Experts, former players and followers of the game have come up with all possible conspiracy theories as Pakistan team's first full tour of India in six years continues to be dogged by controversies.
"Shoaib Akhtar's withdrawal is a body blow for Pakistan. The Indians must be celebrating. Pakistan, I think, have lost the series even before it has started," former Test fast bowler Sarfraz Nawaz said from Islamabad.
"In a nutshell, it is a clear case of mishandling a star player. I don't think the PCB had sent out positive vibes by first issuing show-cause notice and then making Shoaib appear before disciplinary committee.
"At a time when the player needed support and confidence-boosting, the PCB put unnecessary pressure on him from right, left and centre," he said.
Sarfraz, who helped Shoaib improve his bowling action, recalled last year's episode when India toured Pakistan and said Shoaib was humiliated that time also.
"If you remember, Shoaib underwent tremendous strain and tension when the PCB constituted a medical commission to probe if the fast bowler had deliberately under-performed citing fitness during Rawalpindi Test," Sarfaraz said.
Even though Shoaib insisted his withdrawal from the Indian tour had nothing do with the fine of $500 and reprimand from the PCB disciplinary committee on Thursday, sources close to the maverick fast bowler gave a new twist to the tale, disclosing that Shoaib had requested the PCB to allow him to stay in Australia a request that was rejected and for which he was eventually fined for delayed departure by six days.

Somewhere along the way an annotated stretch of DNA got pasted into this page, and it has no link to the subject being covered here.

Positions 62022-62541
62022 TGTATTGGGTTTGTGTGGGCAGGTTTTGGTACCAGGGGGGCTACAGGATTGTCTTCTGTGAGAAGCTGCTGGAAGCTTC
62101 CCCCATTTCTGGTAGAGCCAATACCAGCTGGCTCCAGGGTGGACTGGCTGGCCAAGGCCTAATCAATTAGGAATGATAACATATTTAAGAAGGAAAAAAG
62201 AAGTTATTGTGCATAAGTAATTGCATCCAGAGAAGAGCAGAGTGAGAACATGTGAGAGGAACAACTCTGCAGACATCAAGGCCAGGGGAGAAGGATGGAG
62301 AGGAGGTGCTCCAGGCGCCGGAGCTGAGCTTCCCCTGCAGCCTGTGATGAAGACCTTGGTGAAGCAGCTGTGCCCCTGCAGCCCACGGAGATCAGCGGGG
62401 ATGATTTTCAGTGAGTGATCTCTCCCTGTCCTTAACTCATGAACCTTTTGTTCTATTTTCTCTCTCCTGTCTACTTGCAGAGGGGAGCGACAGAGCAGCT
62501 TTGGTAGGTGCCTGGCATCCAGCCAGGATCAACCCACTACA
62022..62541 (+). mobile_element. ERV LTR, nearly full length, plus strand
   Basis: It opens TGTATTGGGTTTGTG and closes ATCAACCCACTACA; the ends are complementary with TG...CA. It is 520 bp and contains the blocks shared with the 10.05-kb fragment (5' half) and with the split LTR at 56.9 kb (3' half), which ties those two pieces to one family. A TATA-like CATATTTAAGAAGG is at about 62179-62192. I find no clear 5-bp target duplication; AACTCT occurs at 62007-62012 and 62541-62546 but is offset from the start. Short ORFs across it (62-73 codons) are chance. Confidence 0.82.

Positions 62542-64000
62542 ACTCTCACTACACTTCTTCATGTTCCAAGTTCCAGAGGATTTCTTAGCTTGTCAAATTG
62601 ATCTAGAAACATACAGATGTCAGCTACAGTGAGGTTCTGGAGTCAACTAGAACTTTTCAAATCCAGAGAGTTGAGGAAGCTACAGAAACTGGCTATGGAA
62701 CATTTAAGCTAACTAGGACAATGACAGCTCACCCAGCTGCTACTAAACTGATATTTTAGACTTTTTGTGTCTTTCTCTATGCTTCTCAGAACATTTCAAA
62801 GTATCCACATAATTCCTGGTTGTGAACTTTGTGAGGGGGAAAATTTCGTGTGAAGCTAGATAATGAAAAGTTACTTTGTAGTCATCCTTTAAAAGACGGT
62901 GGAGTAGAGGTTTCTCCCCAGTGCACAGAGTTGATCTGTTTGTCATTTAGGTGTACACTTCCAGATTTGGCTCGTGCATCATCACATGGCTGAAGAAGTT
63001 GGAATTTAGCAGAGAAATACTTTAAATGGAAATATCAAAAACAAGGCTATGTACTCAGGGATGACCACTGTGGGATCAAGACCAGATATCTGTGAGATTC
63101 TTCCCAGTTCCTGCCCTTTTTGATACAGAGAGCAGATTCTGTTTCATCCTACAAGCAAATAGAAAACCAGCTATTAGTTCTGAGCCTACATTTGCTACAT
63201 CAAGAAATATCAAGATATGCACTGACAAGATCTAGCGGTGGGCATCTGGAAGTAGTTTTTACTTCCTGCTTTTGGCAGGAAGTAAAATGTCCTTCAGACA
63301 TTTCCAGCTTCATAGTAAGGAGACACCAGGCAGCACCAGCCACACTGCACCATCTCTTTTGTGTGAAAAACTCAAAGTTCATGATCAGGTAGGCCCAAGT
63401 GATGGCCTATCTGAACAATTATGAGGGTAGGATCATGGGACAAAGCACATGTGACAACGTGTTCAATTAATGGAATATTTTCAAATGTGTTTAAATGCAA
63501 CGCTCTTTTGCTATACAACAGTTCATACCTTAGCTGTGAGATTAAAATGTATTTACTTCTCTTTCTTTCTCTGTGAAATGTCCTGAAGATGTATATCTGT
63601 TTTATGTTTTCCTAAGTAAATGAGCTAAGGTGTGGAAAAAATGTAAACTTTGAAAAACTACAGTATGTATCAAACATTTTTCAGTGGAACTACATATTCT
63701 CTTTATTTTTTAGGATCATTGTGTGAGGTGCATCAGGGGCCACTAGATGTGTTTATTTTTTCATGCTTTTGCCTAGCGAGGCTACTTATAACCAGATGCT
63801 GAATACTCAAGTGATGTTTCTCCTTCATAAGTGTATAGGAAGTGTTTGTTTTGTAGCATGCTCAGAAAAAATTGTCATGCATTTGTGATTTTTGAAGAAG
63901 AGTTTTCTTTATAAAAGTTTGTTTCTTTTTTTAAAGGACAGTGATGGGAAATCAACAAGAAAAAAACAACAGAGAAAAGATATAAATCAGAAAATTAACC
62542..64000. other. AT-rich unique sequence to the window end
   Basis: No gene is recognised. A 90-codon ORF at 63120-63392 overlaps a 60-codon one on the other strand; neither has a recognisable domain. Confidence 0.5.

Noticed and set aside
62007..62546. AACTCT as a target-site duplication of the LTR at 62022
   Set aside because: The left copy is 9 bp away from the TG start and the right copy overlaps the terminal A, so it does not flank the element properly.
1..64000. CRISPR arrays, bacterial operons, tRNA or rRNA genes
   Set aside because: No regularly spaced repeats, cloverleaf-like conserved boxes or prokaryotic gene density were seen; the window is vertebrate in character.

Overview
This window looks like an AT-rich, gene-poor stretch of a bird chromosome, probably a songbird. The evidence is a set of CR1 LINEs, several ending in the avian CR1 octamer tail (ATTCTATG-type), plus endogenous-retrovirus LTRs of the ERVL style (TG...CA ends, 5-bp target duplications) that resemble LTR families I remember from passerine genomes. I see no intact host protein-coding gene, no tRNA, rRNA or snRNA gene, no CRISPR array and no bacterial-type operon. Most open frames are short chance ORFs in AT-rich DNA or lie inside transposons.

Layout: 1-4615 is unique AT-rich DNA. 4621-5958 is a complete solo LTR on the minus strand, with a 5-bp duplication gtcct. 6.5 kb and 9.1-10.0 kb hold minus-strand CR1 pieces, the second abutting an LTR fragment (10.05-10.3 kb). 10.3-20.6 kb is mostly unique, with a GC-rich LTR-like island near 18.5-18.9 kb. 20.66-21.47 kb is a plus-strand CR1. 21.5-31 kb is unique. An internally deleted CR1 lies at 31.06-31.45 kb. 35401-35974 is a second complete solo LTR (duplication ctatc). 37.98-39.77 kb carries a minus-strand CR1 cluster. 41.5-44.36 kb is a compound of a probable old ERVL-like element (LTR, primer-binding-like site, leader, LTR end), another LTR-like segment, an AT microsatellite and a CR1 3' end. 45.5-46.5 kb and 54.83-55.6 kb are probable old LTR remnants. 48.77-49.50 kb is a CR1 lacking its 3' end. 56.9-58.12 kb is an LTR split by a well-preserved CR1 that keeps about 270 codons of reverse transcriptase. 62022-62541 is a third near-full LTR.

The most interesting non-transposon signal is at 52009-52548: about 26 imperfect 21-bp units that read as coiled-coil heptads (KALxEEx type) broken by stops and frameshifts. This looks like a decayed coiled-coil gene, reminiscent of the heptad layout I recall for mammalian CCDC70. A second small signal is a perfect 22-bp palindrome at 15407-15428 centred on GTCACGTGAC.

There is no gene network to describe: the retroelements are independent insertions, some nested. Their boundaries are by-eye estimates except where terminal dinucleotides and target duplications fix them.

Shoaib wanted to stay with the team so that he could train under the supervision of South African trainer to regain fitness for the India tour. But the PCB turned a deaf ear to his calls.Nevertheless, when Shoaib reported at the National Cricket Academy, trainer Grant Compton had already left for South Africa, sources said.
Senior cricket correspondent Waheed Khan agreed: "The Board appeared least bit interested in getting him fit before the Indian tour, or else what is the explanation for calling him back from Australia knowing well that foreign trainer Grant Compton was due to leave on a vacation and the team trainer and physiotherapist were also on due to proceed on short leave."
Another theory floating in the air was that Shoaib had pulled out because of the cold war between him and the team management.
"Shoaib has taken a very calculated risk. He knows that if the tour ends in disaster, he will replace Inzamam-ul-Haq as captain for the West Indies tour. But he is also aware that if the tour is a success, the tag of him being indispensable will go down the drain. It is a risk he has been forced to take because of cold war between him and the team management," a close aide of Shoaib said from Lahore.
Waheed compared Shoaib's case with Sarfraz Nawaz who was also dropped by Asif Iqbal for the 1979 tour of India.
"A successful management is one which can still get such difficult players to perform for the country. Sarfraz didn't go to India in 1979 in similar circumstances and we were soundly beaten there.
"I think the Board, the captain, coach and manager could have handled this whole issue in a more dignified and sensible manner. It would have been better if they had held a frank across the table discussion with him and told him clearly what they wanted from him if he wanted to continue playing for Pakistan. This was not done."